Retrograde amnesia for spatial information: a dissociation between intra and extramaze cues following hippocampus lesions in rats

Eur J Neurosci. 1998 Oct;10(10):3295-301. doi: 10.1046/j.1460-9568.1998.00388.x.


Several recent studies have shown a flat retrograde amnesia for spatial information following lesions to the hippocampus in rats and mice. However, the results of the present investigation demonstrate that in rats that presurgically learned a spatial reference memory task based on extramaze cues, a temporally graded retrograde amnesia is evident following lesions to the hippocampus (1, 16, 32 or 64 days after learning) if two conditions are met. First, that a wide range of retention intervals is used, and second, that independent groups of rats are tested, not a single group that learns different spatial discrimination tasks at different times (expt 1). The results of expt 2 show that the hippocampus does not serve as a consolidating mechanism when the spatial task learned presurgically is based on intramaze cues. Taken together, these results indicate that the hippocampus is critical for the storage and/or retrieval of spatial reference information that was learned up to 1 month before hippocampus damage; however, in the absence of the hippocampus, efficient retention can still occur provided that the spatial knowledge was learned in a simple associative manner.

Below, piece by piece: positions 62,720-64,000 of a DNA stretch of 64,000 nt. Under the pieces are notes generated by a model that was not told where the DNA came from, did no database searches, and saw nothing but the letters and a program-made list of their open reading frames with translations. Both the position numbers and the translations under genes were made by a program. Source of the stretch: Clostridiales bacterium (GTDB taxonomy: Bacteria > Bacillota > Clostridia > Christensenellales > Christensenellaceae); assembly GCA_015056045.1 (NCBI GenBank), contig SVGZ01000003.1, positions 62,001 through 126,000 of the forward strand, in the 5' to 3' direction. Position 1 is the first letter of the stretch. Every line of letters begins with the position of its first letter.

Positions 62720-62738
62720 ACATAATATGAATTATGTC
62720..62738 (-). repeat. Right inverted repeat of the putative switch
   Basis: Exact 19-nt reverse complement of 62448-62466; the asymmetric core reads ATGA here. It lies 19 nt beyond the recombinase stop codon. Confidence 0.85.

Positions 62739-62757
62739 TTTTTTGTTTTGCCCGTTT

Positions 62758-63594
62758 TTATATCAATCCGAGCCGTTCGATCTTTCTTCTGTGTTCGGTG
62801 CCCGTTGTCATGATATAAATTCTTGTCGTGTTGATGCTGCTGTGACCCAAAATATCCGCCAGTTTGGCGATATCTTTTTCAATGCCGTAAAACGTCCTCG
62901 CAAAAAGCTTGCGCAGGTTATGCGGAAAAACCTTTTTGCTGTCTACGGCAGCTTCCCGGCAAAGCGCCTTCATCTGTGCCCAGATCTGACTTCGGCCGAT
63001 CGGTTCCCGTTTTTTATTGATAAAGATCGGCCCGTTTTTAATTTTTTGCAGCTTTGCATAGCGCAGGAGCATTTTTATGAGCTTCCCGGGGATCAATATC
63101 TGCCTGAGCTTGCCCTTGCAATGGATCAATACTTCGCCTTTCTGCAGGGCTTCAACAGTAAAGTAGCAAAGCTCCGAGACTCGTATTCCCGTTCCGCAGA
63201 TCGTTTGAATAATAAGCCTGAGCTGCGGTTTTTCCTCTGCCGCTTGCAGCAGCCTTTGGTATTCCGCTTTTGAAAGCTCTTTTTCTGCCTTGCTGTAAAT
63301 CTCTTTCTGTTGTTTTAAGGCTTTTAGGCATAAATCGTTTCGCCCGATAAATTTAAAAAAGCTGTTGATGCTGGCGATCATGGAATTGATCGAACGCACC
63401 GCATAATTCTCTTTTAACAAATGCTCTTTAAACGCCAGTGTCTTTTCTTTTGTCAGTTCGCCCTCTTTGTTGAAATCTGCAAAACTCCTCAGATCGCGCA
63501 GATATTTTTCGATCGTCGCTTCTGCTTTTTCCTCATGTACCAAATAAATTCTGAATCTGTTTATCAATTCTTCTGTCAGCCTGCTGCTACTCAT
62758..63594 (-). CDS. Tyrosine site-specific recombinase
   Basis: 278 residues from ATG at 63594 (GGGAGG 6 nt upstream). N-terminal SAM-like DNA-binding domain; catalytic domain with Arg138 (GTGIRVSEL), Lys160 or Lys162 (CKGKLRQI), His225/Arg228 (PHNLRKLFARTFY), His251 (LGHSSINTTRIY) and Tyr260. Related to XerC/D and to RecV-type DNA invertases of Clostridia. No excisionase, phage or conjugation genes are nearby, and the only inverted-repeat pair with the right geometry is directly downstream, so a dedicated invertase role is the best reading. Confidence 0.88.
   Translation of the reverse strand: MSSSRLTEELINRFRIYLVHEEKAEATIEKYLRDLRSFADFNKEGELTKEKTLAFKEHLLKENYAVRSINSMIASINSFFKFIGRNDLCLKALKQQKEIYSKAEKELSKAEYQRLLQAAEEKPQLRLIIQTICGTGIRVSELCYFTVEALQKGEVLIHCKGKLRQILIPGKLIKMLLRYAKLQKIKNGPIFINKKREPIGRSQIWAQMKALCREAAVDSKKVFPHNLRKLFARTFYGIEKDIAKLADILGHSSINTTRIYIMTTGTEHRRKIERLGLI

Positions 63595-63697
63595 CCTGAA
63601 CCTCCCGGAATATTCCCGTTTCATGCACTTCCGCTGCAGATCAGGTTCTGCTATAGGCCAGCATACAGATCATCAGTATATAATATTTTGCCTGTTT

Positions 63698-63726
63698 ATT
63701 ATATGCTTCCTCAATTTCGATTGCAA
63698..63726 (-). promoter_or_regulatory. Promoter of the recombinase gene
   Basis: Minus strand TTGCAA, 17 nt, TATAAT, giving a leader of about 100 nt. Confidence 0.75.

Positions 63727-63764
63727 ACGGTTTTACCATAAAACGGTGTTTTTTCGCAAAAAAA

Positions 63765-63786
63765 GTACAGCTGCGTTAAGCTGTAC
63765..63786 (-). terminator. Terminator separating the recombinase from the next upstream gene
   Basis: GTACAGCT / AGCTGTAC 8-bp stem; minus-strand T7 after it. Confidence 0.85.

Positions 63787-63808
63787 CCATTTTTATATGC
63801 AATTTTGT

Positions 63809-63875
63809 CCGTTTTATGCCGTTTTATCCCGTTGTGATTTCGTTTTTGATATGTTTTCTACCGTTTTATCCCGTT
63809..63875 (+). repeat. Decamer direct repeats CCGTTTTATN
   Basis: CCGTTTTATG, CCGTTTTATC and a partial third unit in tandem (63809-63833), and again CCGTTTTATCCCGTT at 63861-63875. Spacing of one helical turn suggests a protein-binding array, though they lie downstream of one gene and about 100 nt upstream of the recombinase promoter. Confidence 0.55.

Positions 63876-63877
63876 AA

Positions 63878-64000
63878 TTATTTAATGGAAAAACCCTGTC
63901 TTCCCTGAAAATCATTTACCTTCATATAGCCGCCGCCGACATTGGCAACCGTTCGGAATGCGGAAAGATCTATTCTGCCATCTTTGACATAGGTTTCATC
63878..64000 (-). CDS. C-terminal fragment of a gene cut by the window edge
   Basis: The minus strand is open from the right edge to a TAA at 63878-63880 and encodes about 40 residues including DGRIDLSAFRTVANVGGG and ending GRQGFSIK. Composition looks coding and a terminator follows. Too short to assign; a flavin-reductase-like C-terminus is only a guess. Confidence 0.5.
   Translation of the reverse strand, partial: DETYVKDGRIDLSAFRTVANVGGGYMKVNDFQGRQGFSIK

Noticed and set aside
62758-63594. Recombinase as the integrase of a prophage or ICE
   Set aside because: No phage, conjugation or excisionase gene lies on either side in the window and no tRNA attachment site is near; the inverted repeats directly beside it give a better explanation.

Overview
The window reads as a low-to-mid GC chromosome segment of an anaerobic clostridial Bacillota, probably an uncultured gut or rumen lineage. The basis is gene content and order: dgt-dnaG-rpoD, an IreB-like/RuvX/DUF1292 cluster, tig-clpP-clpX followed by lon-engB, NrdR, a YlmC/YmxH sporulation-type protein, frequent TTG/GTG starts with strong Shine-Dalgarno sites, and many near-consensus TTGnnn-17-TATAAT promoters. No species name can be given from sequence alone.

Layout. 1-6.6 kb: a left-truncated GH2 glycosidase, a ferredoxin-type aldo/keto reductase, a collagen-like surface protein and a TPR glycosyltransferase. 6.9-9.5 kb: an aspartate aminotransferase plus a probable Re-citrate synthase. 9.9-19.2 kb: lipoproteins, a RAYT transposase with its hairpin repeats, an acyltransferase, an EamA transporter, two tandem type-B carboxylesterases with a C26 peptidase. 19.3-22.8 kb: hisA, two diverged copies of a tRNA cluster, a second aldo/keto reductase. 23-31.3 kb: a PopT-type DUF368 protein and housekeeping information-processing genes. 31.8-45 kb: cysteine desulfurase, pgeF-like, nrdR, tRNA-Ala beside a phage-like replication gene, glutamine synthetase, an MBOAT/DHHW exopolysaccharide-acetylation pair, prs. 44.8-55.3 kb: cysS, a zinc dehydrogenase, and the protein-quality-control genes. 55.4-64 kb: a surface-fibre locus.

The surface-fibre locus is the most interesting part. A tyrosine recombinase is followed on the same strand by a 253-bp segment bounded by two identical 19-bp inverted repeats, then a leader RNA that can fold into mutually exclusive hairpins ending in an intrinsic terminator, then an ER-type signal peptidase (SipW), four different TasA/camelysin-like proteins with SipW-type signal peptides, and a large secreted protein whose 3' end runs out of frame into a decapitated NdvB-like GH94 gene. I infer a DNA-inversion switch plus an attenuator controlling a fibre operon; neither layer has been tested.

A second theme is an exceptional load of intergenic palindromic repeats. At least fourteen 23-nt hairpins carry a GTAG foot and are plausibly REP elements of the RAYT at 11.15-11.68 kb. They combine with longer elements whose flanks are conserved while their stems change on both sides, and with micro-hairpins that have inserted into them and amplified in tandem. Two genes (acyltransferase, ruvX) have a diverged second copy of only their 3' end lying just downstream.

Publication types

  • Research Support, Non-U.S. Gov't

MeSH terms

  • Amnesia, Retrograde / physiopathology*
  • Animals
  • Cues*
  • Hippocampus / injuries*
  • Hippocampus / physiology
  • Male
  • Maze Learning / physiology*
  • Memory / physiology
  • Rats
  • Rats, Wistar
  • Space Perception / physiology*
  • Time Factors